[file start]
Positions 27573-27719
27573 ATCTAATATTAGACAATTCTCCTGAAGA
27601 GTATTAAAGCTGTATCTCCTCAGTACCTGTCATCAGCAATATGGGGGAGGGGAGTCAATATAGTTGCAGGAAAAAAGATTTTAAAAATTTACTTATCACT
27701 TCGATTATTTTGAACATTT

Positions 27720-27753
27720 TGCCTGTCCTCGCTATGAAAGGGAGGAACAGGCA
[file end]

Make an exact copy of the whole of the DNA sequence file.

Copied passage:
Positions 27573-27719
27573 ATCTAATATTAGACAATTCTCCTGAAGA
27601 GTATTAAAGCTGTATCTCCTCAGTACCTGTCATCAGCAATATGGGGGAGGGGAGTCAATATAGTTGCAGGAAAAAAGATTTTAAAAATTTACTTATCACT
27701 TCGATTATTTTGAACATTT

Positions 27720-27753
27720 TGCCTGTCCTCGCTATGAAAGGGAGGAACAGGCA